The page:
Despite acrimonious partisan bickering and continual hostilities in Washington — or perhaps because of it — many people cannot get enough of political inside baseball and the seamier side of American history.
The night after Halloween, Pulitzer Prize-winning journalist, presidential historian and Southern gentleman Jon Meacham treated a Symphony Hall audience to stories and quips about past and present White House inhabitants, quotes from historical figures and even some notes of optimism.
Meacham, author of books about Thomas Jefferson, Andrew Jackson and George H.W. Bush (originally intended as a posthumous biography, “But he won’t die!”), greeted the appreciative crowd at our Boston Speakers Series as “the largest collection of dorks in North America,” except, he noted, on those occasions “when I dine alone.
The historian strafed the audience with self- and President Donald Trump-deprecating humor for 90 minutes, leading things off with some chat about “Old Hickory,” the subject of his 2008 book “American Lion: Andrew Jackson in the White House” and a fellow Tennessean. While venerating Jackson’s bravery in battle and savvy politics, Meacham also unflinchingly mourns the bigotry, violence and genocidal tendencies of America’s seventh president.
He also pointed out that another historical figure was considerably less charitable. When Jackson spoke at Harvard, former president John Quincy Adams said Old Hickory deserved an ASS, rather than the honorary LL.D. (Doctor of Laws) the school bestowed.
Of course, the earthy putdown was hardly the most grievous indignity Adams inflicted on Jackson. After Jackson received the majority of popular votes and the plurality of electoral votes in the election of 1824, the presence of another candidate, Speaker of the House Henry Clay forced the election to the House of Representatives (under the 12th Amendment). By virtue of a “corrupt bargain,” Adams was selected president by the House and Clay became secretary of state.
While the hero of the Battle of New Orleans had been outfoxed, Jackson successfully painted the loss as an example of political elites sandbagging ordinary folks, establishing his own course for the presidency in 1828, and making American politics more democratic henceforth.
Though Jackson’s eventual presidential victory empowered a broader cross-section of people (he was the first president to hail neither from Massachusetts nor Virginia), Meacham acknowledged that the franchise hadn’t been extended enough, and that Jackson’s own bigotry was an impediment. Blacks wouldn’t get the right to vote until after the Civil War and, realistically, had no access to the ballot box until after the Voting Rights Act, signed by Lyndon Johnson nearly a century later. Women wouldn’t get the right to vote in national elections until 1920. So, populism’s role in leveling the playing field was limited at best and, in its darkest aspects, moved the nation backwards, Meacham indicated.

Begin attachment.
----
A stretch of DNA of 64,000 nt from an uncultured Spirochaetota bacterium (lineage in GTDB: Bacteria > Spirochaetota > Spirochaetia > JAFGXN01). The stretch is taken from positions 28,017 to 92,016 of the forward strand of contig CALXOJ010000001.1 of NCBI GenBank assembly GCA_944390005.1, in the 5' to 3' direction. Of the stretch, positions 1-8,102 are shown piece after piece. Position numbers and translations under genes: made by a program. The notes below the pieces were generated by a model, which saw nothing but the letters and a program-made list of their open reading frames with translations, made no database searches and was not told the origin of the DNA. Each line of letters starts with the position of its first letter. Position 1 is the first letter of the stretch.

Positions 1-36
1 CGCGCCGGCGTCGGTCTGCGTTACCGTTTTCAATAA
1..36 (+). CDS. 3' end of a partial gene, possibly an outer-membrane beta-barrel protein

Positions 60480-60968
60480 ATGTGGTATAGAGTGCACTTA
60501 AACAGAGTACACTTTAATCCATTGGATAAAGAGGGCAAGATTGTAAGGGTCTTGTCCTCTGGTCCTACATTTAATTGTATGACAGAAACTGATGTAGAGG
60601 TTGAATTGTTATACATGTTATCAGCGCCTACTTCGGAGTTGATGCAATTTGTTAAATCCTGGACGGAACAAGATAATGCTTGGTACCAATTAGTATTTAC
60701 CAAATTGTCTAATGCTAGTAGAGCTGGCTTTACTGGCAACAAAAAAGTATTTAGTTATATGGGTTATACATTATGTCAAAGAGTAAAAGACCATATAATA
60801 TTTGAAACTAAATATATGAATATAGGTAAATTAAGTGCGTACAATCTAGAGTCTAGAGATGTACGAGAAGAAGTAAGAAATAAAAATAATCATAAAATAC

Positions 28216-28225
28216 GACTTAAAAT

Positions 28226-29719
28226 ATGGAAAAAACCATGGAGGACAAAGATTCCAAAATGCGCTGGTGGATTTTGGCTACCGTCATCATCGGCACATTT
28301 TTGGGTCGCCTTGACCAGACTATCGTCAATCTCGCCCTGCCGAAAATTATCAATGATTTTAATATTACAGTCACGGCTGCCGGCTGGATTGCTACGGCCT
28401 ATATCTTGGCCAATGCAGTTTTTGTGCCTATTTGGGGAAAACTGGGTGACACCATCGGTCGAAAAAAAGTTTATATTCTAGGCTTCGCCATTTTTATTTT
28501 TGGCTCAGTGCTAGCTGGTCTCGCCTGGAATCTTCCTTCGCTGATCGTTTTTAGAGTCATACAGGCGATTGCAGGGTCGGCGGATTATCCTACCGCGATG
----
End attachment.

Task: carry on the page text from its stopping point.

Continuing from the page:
While he peppered his lecture with jokes at Trump’s expense, Meacham expressed worry at the president’s anti-immigrant tone and the tendency of his most hard-core supporters to dig in against the diversity — racial, religious and cultural — that has historically elevated this country. Meacham says monuments to the Confederacy have no place on public land, adding that he is still puzzled that many people haven’t learned the lessons — or even acknowledged the causes — of the Civil War.
Earlier in the day on campus, in Marran Theater, Meacham wondered how strong Trump’s support would be if the economy weren’t so strong at the moment, as tough times tend to test the limits of affinity. Would Americans unify to achieve progress, or would they become further balkanized?
At Symphony Hall, Meacham drew a parallel between today’s zeitgeist and the early 1930s. He quoted Franklin Delano Roosevelt’s assessment that the two most dangerous men in America were Louisiana Gov. Huey Long, who could lead a popular rebellion from the left, and Gen. Douglas MacArthur, who seemed likely to lead an insurrection from the right.
Looking back to go forward
However, Meacham said that forward-thinking leaders like FDR and Winston Churchill were instrumental in pulling the United States and England out of the depths of economic depression and war.
Those men and, later, John F. Kennedy, while not perfect, were imbued with empathy for others, the willingness to speak candidly to citizens and the humility to admit mistakes. Kennedy — who Meacham said approached the presidency like James Bond (in all ways) — launched the disastrous Bay of Pigs invasion right out of the gate, then had to admit his failure and political inadequacy to a rival he detested, former President Dwight Eisenhower, whom JFK viewed as square, even barbaric. However, he sought Ike’s counsel, which eventually resulted in the peaceful resolution of the subsequent Cuban Missile Crisis.
Will another Great Depression, world war or prospect of nuclear hostilities be necessary to get America on the right track politically? Meacham doesn’t think so.
But it will take intellectual curiosity, candor, humility and empathy from the president, and something more.
“We do need a president and a populace that believes the future can be better,” Meacham said.
A president must show the direction forward, not backward and not point the finger at others, if the republic is to abide.